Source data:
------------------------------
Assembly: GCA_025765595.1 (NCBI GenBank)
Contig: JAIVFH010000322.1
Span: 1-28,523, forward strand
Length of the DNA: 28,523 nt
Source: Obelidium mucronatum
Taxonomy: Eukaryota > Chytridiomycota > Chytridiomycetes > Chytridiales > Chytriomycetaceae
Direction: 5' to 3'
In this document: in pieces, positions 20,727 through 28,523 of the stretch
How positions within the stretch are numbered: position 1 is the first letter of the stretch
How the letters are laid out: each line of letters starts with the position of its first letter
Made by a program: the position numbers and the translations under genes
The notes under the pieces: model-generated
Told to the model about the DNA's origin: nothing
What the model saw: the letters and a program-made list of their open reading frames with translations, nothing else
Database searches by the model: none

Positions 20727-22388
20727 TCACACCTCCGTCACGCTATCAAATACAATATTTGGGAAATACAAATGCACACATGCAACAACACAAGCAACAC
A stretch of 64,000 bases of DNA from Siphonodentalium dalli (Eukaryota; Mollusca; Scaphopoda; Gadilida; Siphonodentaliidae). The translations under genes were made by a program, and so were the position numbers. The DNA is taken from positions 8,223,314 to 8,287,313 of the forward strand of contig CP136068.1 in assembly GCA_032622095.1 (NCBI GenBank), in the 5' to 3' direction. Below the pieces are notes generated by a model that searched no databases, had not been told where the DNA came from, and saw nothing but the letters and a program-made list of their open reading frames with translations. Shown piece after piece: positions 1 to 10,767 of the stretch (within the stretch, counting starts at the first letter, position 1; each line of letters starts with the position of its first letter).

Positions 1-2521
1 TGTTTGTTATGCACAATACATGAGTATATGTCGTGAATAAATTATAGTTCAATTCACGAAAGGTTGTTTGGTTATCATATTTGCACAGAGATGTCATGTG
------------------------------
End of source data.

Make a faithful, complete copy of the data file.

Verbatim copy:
Assembly: GCA_025765595.1 (NCBI GenBank)
Contig: JAIVFH010000322.1
Span: 1-28,523, forward strand
Length of the DNA: 28,523 nt
Source: Obelidium mucronatum
Taxonomy: Eukaryota > Chytridiomycota > Chytridiomycetes > Chytridiales > Chytriomycetaceae
Direction: 5' to 3'
In this document: in pieces, positions 20,727 through 28,523 of the stretch
How positions within the stretch are numbered: position 1 is the first letter of the stretch
How the letters are laid out: each line of letters starts with the position of its first letter
Made by a program: the position numbers and the translations under genes
The notes under the pieces: model-generated
Told to the model about the DNA's origin: nothing
What the model saw: the letters and a program-made list of their open reading frames with translations, nothing else
Database searches by the model: none

Positions 20727-22388
20727 TCACACCTCCGTCACGCTATCAAATACAATATTTGGGAAATACAAATGCACACATGCAACAACACAAGCAACAC
A stretch of 64,000 bases of DNA from Siphonodentalium dalli (Eukaryota; Mollusca; Scaphopoda; Gadilida; Siphonodentaliidae). The translations under genes were made by a program, and so were the position numbers. The DNA is taken from positions 8,223,314 to 8,287,313 of the forward strand of contig CP136068.1 in assembly GCA_032622095.1 (NCBI GenBank), in the 5' to 3' direction. Below the pieces are notes generated by a model that searched no databases, had not been told where the DNA came from, and saw nothing but the letters and a program-made list of their open reading frames with translations. Shown piece after piece: positions 1 to 10,767 of the stretch (within the stretch, counting starts at the first letter, position 1; each line of letters starts with the position of its first letter).

Positions 1-2521
1 TGTTTGTTATGCACAATACATGAGTATATGTCGTGAATAAATTATAGTTCAATTCACGAAAGGTTGTTTGGTTATCATATTTGCACAGAGATGTCATGTG